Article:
Sunday, June 27, 2010

WS100 Pacing Report

I hope that I don't take anything away from Nick's report by posting this before his post goes up, but here's how the big day went down from my perspective.

I flew into Reno on Thursday night, met Scott Jaime at the airport and we headed to Tahoe where we joined a Pearl Izumi house full of runners - Nick Clark, Nick Lewis, Josh Brimhall, Ian Torrence, and everyone’s pacers and crew. Nick Pedatella would join us the next day to complete the Clark team. With the race just over a day away, everyone was pretty laid back, a far cry from how I usually feel before a big race. Ultras.

Friday AM we headed over to the race headquarters to pick up all the racer gear, get the pre-race photo, and get the racers weighed in. As expected, well known runners were all over, and that’s not just limited to the racers themselves - some of these guys had very accomplished runners in as their crew. We headed back to the PI house with everyone and Andy Henshaw and Brooks Williams came along and everyone got out for an easy 4 miles the day before the race. We headed back over to Squaw Valley for the pre-race meeting where they called the top contenders up for a quick introduction. I chatted with DCH a bit and she was very friendly and in good spirits, I really hoped that she’d have a good race. Everyone in the house kind of did their own thing for dinner and got to bed at a decent hour.
The racers woke between 3:00 AM and 3:30 AM on Saturday for the 5:00 AM start. Most of the crew and pacers got up at 3:45 AM. It would be a long day for everyone. Ian was the first to head out and the rest of us headed out about 4:15 AM for the short trip back to Squaw Valley. Walking around pre-race, we walked past one couple and the female said to the male, "that's the guy that won Bandera." The male replied, "yeah, and he's a really nice guy." I got excited and thought to myself, "that's my guy!"
They headed up in the darkness at 5 AM then without the need for headlamps thanks to the ski slope lights that lit the early morning sky. It wasn’t incredibly cold but was definitely chilly and most of us were surprised to see Tony already going shirtless.

As soon as they got off and running, Nick P and I headed towards Auburn, eating breakfast on the way out, and then out the curvy Mosquito Ridge Road to the Duncan Canyon aid station, mile 23.8, the first point where we’d be able to see Nick C. It was about a 2:45 drive out there and the Mosquito Ridge Road was so curvy that both Nick P and I felt carsick. We got out there about 30-45 mins before the lead runners started filing through. Tony, Geoff, and Kilian all came through together and Zach Miller, Hal Koerner, and Leigh Schmitt were all just a few minutes back. The three PI runners, Brimhall, Clark, and Lewis all came through a minute or so between each other in 7, 8, and 9. The chatter, which would build throughout the day, that Kilian wasn’t carrying water was starting to get momentum.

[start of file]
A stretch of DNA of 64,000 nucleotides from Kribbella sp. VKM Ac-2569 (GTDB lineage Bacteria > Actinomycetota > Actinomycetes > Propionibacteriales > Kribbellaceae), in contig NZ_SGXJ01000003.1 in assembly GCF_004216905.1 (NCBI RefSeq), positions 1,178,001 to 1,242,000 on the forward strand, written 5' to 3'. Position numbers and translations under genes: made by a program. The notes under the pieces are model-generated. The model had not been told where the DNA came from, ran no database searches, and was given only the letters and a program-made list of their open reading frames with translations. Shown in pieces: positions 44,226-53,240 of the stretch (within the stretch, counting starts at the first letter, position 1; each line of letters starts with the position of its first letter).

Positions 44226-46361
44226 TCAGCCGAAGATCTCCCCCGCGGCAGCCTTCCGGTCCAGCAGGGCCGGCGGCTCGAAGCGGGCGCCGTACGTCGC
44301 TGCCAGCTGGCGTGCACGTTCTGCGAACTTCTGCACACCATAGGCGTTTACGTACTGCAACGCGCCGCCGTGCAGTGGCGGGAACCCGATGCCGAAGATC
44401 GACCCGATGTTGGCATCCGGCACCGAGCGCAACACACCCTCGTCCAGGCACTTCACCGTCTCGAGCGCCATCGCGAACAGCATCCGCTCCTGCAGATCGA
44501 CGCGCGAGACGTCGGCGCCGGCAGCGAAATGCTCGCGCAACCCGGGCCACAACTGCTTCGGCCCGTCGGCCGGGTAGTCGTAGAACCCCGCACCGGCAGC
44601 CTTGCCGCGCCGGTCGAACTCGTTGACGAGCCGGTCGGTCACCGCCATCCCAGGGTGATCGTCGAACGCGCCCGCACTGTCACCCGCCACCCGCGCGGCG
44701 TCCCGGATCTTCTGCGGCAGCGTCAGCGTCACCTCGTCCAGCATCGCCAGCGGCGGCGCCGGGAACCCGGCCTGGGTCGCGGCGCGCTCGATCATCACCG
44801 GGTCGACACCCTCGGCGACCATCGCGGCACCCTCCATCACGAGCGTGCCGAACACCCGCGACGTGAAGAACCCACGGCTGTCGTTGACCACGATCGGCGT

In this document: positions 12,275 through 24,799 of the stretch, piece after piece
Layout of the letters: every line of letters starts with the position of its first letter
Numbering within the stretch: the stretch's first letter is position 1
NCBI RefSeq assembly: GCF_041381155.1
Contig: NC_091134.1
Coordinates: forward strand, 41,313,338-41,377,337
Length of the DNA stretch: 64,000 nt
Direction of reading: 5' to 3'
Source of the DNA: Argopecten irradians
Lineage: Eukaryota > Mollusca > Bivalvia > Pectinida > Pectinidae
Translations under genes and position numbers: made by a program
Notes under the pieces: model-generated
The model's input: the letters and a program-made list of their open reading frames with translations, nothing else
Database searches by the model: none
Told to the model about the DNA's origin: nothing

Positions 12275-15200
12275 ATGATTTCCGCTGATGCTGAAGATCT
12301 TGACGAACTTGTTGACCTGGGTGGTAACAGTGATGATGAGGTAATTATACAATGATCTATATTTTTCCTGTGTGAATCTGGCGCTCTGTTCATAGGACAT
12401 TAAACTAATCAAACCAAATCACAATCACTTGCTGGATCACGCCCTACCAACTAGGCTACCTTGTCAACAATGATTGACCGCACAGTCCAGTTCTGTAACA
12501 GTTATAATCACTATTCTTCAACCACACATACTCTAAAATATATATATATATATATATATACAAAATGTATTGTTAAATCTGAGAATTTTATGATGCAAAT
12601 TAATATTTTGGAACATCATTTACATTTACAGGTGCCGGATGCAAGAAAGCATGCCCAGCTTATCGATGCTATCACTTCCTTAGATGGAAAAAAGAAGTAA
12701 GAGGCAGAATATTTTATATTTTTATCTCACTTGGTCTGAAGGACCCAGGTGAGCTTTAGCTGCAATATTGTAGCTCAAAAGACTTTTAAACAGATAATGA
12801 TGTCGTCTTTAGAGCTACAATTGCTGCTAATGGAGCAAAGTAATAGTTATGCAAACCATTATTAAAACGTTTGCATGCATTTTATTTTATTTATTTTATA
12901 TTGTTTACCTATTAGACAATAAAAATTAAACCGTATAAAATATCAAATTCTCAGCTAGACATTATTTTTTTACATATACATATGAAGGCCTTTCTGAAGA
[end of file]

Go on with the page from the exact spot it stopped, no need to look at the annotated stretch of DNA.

Nick’s wife and mother-in-law would get him at the Robinson Flat aid station, so Nick P and I followed Scott J and Brimhall’s wife to Dusty Corner at mile 38. While waiting around, I walked over to the portoilet with Joe G of Tony’s crew and the portoilet lock sign showed a little bit of red, but was mostly green, so I presumed it was open. I pulled the door open and the well-known Jenn S was inside. Oops, pretty funny. The lead three of Geoff, Tony, and Kilian came through together and Kilian still wasn’t carrying water. As a result, Tony was the first out, then Geoff, then Kilian. Not carrying water, he was chugging in aid. Hal had moved up to 4th, but it was a big gap from there back to Miller and Schmitt, running together in 5 and 6. 5 minutes later Clark came though and was looking good. We waited around a bit and saw Kochik, Redpath, AJW, Robbins, and several others come through, but the other PI guys had fallen back. We then headed back to Foresthill, mile 62, while Nick’s wife and mother-in-law would see him at Michigan Bluff, mile 53.
We had a long wait at Foresthill and I took the time to eat my lunch and rest my eyes a bit, sitting in the car with the AC on for a good while. Eventually they posted a leaderboard and Nick was running with Schmitt and Miller in the 5 spot now at mile 53. Nick P had run down 2 miles to meet up with Nick C earlier, while I set up the spread of our support options. Kilian led Tony into Foresthill aid by maybe 30 seconds, but Tony got out 30 seconds faster and was accompanied by his pacer, Joe G. Kilian headed out with his pacer, Rickey G, who had a camera mounted to his hat to catch some video and who will race Barr Trail in 3 weeks. Rickey would take KJ down to the river, 16 miles, where Jorge P cycled in to pace. Geoff trailed Tony and KJ by 12 minutes into Foresthill was another 6 minutes back. It was a good 18 minutes or so before Miller came through in 5th and then Clark in 6th, 2 mins back of Miller and 20+ of Hal. We got Clark his bottles, some sponges over the head, and a change of shoes, and I joined him for the start of my pacing. I caught him up on the race up front and the race behind with what I could tell from the posted leader board.